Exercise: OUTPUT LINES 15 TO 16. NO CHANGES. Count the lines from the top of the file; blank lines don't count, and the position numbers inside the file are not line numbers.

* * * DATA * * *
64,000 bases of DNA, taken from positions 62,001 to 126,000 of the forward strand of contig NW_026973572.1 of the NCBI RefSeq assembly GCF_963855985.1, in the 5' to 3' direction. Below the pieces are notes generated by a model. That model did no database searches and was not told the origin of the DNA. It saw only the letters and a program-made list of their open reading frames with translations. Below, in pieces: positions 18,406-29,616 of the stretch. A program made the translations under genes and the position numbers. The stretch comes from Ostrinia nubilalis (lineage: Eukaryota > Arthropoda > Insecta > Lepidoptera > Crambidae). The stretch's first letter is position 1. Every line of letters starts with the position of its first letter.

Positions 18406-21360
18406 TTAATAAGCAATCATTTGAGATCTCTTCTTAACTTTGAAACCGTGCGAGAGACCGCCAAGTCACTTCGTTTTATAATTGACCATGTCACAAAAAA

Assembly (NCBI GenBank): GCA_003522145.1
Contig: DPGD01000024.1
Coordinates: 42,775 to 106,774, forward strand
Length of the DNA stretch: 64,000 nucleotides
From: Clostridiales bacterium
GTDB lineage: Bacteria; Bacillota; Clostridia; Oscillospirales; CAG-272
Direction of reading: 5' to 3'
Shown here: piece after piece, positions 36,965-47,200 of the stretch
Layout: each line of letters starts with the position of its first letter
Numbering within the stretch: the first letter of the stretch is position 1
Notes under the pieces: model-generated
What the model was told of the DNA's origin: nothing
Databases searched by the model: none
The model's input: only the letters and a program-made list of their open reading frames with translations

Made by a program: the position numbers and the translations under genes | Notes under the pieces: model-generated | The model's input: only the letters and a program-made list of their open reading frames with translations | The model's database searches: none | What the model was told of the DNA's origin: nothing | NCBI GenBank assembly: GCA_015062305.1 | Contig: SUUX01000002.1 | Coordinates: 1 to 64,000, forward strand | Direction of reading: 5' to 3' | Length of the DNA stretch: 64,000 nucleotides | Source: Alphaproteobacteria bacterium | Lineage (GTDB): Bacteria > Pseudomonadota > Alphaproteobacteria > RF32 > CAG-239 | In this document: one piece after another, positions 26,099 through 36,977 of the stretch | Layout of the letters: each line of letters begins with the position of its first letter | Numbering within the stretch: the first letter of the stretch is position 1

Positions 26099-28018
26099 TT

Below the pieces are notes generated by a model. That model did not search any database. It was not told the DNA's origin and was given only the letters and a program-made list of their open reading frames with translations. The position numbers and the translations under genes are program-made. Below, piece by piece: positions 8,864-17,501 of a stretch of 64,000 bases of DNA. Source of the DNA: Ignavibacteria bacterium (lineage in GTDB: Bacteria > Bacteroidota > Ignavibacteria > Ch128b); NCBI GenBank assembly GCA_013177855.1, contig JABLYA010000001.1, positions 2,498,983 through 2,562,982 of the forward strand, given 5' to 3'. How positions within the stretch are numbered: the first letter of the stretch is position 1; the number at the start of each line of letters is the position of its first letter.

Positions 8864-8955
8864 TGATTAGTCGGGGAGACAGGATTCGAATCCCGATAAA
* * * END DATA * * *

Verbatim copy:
What the model was told of the DNA's origin: nothing
Databases searched by the model: none